The first immigration processing facility was opened at Castle Garden, in southern Manhattan in 1855. Not every entrant was admitted. By 1890, the number of immigrants had grown so large that the much larger and more famous facility was opened at Ellis Island. Even in its heyday, Ellis Island rejected about 5% of all prospective immigrants. The most common reasons were disease, criminal background or the strong possibility that the immigrant would become a public charge.
There is no logic to sustain the contention that the growing anchor baby problem was accepted as an end run around even the fairly lenient immigration screening rules in effect during the Ellis Island era or even the more lenient Castle Garden Era.
It is true, however, that immigration from Mexico has had historically lenient status. President Taft and Wilson looked the other way when Mexican refugees flowed over our borders as a result of the 1910-20 revolution and subsequent civil war there plus our own desire to cope with labor shortages as a result of World War I. But this was followed by aggressive deportation in the 1930's as a result of the economic contractions of that era.
The pendulum swung back during World War II, when FDR's policies did a U-Turn to cope with labor shortages from that war. But again, within a decade, those shortages disappeared and President Eisenhower moved to deport those same illegals with an equal or even greater degree of success as FDR.
The anchor baby thing didn't even become a topic until 1965, almost a century after the 14th amendment was ratified, when Ted Kennedy's loosey-goosey immigration law was enacted and expanded by Earl Warren's activist supreme court.
Man ordered to repay $3M in Calif employment fraud
San Francisco Chronicle | June 26, 2010
FR Posted June 26, 2010 by artichokegrower
A former Marysville resident has been sentenced to prison and ordered to pay back $3 million in fraudulently obtained unemployment compensation. U.S. Attorney Benjamin B. Wagner says 31-year-old Manuel Mejia Ordonez was sentenced Friday to eight years and one month in prison for conspiracy to commit mail fraud and identity theft. (Excerpt) Read more at sfgate.com ...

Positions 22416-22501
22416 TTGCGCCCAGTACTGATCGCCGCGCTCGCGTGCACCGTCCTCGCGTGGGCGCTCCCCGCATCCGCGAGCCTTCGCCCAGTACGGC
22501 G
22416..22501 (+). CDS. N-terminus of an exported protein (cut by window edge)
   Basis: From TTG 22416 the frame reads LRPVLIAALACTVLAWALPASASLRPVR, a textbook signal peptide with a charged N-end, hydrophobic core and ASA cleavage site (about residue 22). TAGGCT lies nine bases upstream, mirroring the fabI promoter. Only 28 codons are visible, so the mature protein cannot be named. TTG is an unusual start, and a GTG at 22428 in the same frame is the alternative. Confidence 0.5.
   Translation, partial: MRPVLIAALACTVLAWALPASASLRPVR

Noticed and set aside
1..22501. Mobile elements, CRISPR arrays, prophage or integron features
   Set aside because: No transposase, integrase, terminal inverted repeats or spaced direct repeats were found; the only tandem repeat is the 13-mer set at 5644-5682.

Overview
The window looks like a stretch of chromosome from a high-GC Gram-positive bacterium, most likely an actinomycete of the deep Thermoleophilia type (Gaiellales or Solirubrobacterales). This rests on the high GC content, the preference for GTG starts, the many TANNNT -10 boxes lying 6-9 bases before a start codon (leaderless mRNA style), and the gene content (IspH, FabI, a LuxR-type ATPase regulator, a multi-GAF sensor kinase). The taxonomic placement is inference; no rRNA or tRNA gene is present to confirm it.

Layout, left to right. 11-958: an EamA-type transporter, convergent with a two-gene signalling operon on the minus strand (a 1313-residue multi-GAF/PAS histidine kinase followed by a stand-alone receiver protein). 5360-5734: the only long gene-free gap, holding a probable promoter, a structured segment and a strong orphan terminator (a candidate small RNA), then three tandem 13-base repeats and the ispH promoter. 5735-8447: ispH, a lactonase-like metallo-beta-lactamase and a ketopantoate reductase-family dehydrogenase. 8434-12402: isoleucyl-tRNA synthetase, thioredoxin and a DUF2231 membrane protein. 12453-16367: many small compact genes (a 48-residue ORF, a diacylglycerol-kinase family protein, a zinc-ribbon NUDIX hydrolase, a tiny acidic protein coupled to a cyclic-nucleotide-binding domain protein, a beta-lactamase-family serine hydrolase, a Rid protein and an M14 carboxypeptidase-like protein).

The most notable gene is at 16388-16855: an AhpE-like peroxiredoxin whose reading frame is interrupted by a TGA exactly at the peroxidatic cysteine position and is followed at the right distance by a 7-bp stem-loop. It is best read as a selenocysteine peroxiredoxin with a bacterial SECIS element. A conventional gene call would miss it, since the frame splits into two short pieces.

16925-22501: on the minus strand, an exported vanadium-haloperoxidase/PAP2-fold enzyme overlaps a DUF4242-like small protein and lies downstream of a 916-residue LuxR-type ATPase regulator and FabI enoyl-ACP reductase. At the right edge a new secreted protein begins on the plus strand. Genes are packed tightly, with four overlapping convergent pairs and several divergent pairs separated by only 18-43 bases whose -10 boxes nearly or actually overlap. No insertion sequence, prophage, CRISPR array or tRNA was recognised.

How does a citizen of Mexico make $3 million in unemployment claims? By establishing multiple identities. The guy----Manuel Mejia Ordonez----got eight years for conspiracy to commit mail fraud........and identity theft.
But I thought they come here to work? :)
Right now, the children are LEGAL under our existing law.
No, actually right now there is no law that makes them legal..
The 14th Amendment only makes the children of black former slaves legal American citizens ...
It was not passed to make the children of illegal aliens legal citizens..
Even the children of foreign diplomats here legally as our guests cant get American citizenshiip merely by being born here..
and the children of NATIVE AMERICANS were not included either..
That took another law later..
Guess what’s in those backpacks they bring across the border?
It’s instructions from Mexico on how to drain the US Treasury.
They don't need those, the federal government advertises to them how to drain the system just like they advertise that they (illegals) are entitled to minimum wage and overtime.
The author never read the 1996 immigration reform.
Birthright citizenship and anchor baby are two DIFFERENT legal issues.
Custody follows the parents of the minor not the other way around. When illegal pararents are deported the citizen child goes with them. (the citizen can return at 18) but then there is no claim for the offspring that were born outside the USA for citizenship.
I am very well acquainted with the legal issues. Congress will have to pass a law revoking birthright citizenship. It will be challenged and go to SCOTUS. If SCOTUS upholds the law, then it is over. If not, then a Constitutional amenmendment will be necessary if we want to end it. I do.
Sorry, but they are legal under existing law, i.e., U S Code. They are given all of the rights and entitlements of US citizens whether it be passports, SSNs, food stamps, etc. That has been the case for decades.
Yes its been the case...
and No its not legal...
Could you please elaborate on the differances of birthright citizenship and anchor babies. And could you also explain the two different legal arguments.
I have not heard of this before.
thank you in advance
Of course it is legal. Words have meanings. We recognize birthright citizenship in this country. The law as passed by Congress specifically authorizes it. I have been involved in the passport inssuance process. If a person has a valid birth certificate showing that he/she was born on US soil, that person is deemed a US citizen except in some rare circumstances having to do with accredited diplomats and some others.
Until the law is changed by Congress, birthright citizenship still is the law of the land. Stop trying to make the ridiculous argument that it is "not legal." Read the law damn it.
Anchor Baby and Birthright Citizenship are two seperate legal issues:
Birthright Citizenship is simply citizenship which is obtained simply by being born in the United States or territories. It is a personal legality and has nothing to do with the family.
Anchor Baby is the old concept where “custody followed the citizen”. This was eliminated in 1996 with the immigration reforms eliminated this. Now, under the law, custody follows the parents. Thus the minor citizen goes back with the deported parents.
Bills like the “Dream Act” function as blanket amnesty by having “cutody follow the minor” of any child in the USA and in public school. Citizen or no citizen.
Another thing to remember is that in order to claim birthright citizenship from a US born citizen, the us born citizen has to have lived in the USA for ten years.
all this is outlined in USCIS.gov (formerly INS) The media pushes the meme in order to have the fiction of family separation which is a legal fiction for immigration lawyer and paralegal services.